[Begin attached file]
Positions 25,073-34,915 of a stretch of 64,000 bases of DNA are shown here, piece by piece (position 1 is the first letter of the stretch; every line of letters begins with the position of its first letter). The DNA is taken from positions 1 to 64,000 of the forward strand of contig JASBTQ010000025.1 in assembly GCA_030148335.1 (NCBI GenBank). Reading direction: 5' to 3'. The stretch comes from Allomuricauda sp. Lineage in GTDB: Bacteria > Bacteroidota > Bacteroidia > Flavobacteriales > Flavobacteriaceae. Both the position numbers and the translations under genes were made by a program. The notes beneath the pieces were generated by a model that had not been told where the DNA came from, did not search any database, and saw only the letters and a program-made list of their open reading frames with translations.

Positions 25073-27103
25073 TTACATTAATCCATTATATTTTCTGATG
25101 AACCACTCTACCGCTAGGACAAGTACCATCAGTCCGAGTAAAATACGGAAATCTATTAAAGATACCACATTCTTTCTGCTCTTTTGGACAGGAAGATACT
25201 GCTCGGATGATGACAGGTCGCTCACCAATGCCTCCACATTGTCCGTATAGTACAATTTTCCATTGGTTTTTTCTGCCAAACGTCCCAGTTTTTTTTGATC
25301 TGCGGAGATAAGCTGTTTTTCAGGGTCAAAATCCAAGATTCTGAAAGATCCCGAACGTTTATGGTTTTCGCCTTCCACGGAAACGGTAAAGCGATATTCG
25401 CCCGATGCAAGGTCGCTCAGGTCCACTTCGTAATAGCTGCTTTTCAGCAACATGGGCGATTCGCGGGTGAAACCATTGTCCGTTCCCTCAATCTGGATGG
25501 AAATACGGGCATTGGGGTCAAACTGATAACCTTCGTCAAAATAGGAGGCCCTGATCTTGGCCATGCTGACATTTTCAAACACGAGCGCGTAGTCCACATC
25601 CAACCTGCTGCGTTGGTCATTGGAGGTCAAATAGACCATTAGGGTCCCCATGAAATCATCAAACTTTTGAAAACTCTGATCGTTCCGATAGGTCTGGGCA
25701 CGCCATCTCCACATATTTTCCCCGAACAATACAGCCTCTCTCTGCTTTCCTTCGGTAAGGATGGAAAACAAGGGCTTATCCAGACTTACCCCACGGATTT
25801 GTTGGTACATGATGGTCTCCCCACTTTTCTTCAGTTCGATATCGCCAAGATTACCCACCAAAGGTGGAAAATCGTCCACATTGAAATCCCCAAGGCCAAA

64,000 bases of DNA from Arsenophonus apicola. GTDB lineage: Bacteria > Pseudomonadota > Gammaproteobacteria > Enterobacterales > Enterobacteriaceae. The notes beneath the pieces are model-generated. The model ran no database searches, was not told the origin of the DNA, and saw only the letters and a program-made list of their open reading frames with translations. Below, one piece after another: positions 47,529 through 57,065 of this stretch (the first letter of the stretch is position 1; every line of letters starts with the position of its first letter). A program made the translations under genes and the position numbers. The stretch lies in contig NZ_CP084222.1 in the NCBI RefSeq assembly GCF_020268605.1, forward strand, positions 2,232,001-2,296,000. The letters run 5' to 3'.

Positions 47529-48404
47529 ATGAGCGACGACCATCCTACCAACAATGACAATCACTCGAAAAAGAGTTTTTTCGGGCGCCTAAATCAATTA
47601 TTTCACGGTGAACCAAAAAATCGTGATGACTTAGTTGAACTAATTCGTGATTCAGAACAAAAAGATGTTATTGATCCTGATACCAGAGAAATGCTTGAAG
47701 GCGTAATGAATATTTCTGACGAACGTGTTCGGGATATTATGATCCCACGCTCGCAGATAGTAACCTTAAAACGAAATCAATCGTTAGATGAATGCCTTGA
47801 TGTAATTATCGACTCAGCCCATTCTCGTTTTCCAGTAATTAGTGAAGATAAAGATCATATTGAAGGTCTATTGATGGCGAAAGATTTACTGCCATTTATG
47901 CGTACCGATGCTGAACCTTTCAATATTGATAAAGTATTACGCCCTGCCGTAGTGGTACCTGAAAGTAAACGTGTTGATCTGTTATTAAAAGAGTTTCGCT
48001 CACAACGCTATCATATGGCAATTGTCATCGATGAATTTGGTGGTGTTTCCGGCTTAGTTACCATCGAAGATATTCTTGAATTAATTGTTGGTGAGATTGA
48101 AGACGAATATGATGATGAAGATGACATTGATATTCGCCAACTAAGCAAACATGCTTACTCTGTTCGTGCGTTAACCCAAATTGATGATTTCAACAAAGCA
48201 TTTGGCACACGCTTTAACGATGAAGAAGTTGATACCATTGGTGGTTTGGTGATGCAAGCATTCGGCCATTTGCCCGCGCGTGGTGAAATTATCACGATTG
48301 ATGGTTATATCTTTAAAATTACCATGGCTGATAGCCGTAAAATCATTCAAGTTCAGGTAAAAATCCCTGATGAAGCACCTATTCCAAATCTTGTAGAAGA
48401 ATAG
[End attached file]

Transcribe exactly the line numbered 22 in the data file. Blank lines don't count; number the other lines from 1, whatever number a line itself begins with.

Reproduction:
48301 ATGGTTATATCTTTAAAATTACCATGGCTGATAGCCGTAAAATCATTCAAGTTCAGGTAAAAATCCCTGATGAAGCACCTATTCCAAATCTTGTAGAAGA